Complete Blood Count (CBC)
Why It Is Done
complete blood count may be done to:
- Find the cause of symptoms such as fatigue,
weakness, fever, bruising, or weight loss.
- Check for
- See how much blood has been lost if there is
- Diagnose polycythemia.
- Check for an
- Diagnose diseases of the blood, such as
- Check how the body is dealing with some types of drug or
- Check how abnormal bleeding is affecting the
blood cells and counts.
- Screen for high and low values before a surgery.
if there are too many or too few of certain types of cells. This may help find
other conditions, such as too many eosinophils may mean an allergy or asthma is
A complete blood count may be done as part of a regular
physical examination. A blood count can give valuable information about the
general state of your health.
How To Prepare
You do not need to do anything before
having this test.
How It Is Done
Your health professional drawing blood
- Wrap an elastic band around your upper arm to
stop the flow of blood. This makes the veins below the band larger so it is
easier to put a needle into the vein.
- Clean the needle site with
- Put the needle into the vein. More than one needle stick
may be needed.
- Attach a tube to the needle to fill it with
- Remove the band from your arm when enough blood is
- Put a gauze pad or cotton ball over the needle site as
the needle is removed.
- Put pressure to the site and then a
If this blood test is done on a baby, a heel stick will be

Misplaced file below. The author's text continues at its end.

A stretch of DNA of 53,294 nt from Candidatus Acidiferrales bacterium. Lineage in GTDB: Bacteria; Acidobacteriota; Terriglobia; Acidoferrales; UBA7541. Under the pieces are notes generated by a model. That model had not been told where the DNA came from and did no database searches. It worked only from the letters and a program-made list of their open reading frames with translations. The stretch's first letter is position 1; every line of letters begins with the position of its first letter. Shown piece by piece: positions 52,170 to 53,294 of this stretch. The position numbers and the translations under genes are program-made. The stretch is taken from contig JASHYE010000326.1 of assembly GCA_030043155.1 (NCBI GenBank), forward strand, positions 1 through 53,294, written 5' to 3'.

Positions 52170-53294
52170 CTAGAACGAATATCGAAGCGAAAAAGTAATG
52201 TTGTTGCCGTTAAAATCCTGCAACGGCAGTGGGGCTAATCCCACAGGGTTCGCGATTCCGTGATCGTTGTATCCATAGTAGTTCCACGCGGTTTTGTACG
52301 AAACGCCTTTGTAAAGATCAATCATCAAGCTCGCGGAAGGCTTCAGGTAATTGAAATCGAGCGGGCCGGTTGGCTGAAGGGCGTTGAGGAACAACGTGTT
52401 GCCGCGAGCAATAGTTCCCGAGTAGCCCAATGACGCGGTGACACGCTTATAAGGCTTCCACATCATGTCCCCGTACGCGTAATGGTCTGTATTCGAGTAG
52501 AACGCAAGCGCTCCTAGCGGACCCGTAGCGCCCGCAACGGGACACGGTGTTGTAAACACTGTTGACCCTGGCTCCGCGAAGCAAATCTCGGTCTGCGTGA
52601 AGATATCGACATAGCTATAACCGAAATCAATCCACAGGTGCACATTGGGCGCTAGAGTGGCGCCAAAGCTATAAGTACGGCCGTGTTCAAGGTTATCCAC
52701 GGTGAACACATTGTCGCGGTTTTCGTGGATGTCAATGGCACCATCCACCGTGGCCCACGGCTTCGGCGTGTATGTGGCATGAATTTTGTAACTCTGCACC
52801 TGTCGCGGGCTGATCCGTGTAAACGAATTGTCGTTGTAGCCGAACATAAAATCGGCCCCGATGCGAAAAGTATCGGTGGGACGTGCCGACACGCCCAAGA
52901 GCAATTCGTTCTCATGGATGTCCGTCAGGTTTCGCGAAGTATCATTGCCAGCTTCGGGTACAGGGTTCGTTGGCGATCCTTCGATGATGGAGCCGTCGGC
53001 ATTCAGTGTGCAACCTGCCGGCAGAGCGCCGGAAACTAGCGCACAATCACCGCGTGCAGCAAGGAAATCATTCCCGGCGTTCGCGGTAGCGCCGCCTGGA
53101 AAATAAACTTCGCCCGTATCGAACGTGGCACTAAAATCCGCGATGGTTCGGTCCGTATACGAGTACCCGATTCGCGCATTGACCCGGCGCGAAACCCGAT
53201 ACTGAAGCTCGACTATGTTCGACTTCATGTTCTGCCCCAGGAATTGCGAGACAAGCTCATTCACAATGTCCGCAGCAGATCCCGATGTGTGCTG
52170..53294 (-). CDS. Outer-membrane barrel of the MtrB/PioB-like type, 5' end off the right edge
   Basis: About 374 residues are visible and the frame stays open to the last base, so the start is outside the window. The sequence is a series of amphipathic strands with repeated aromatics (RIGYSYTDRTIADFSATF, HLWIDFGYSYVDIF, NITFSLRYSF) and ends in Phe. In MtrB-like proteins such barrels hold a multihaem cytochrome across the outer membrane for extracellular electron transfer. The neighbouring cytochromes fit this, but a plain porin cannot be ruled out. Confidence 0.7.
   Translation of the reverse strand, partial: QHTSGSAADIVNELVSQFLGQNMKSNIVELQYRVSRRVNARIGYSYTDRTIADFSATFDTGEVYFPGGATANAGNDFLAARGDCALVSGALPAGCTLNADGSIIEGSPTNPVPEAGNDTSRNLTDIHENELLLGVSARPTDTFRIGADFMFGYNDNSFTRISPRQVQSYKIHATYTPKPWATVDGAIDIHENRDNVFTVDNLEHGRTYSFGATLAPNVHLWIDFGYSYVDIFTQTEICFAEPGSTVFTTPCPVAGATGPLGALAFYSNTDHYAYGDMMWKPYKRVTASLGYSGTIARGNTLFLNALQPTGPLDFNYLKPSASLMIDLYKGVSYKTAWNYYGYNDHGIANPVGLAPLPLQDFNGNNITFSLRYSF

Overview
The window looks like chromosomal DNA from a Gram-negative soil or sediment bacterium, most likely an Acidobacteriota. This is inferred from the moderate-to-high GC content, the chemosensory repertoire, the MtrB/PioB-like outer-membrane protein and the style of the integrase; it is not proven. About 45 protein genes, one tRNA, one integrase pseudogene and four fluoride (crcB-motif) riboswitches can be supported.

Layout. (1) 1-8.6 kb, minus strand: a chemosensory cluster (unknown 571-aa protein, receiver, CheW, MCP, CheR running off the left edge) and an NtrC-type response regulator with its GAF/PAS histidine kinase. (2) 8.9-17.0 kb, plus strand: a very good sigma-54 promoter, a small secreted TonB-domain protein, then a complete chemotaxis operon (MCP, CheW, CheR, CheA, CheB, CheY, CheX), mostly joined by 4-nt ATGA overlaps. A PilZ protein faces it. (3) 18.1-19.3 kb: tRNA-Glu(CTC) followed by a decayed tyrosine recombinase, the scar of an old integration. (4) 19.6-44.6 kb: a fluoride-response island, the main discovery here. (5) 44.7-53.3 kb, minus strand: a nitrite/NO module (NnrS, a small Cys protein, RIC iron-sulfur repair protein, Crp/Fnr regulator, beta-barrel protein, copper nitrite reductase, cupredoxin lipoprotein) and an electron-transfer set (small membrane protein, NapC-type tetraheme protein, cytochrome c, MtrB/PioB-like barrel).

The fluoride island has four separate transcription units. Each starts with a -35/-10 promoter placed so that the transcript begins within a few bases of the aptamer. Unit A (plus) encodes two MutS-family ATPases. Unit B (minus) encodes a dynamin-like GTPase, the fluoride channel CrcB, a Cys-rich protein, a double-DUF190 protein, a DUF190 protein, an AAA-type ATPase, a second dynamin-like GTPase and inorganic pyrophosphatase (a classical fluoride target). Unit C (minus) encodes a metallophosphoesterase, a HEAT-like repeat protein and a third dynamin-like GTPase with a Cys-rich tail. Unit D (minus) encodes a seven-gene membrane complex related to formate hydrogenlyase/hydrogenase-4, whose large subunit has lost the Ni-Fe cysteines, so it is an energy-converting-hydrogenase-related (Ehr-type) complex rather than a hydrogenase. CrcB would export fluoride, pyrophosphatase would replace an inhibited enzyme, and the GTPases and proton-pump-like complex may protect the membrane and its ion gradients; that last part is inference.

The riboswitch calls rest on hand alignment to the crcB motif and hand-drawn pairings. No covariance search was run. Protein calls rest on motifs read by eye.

done instead of a blood draw from a vein.
How It Feels
The blood sample is taken from a vein in
your arm. An elastic band is wrapped around your upper arm. It may feel tight.
You may feel nothing at all from the needle, or you may feel a quick sting or
There is very little chance of a problem from
having a blood sample taken from a vein.
- You may get a small bruise at the site. You
can lower the chance of bruising by keeping pressure on the site for several
- In rare cases, the vein may become swollen after the
blood sample is taken. This problem is called phlebitis. A warm compress can be
used several times a day to treat this.
- Ongoing bleeding can be a
problem for people with bleeding disorders. Aspirin, warfarin (such as Coumadin), and
other blood-thinning medicines can make bleeding more likely. If you have
bleeding or clotting problems, or if you take blood-thinning medicine, tell
your doctor before your blood sample is taken.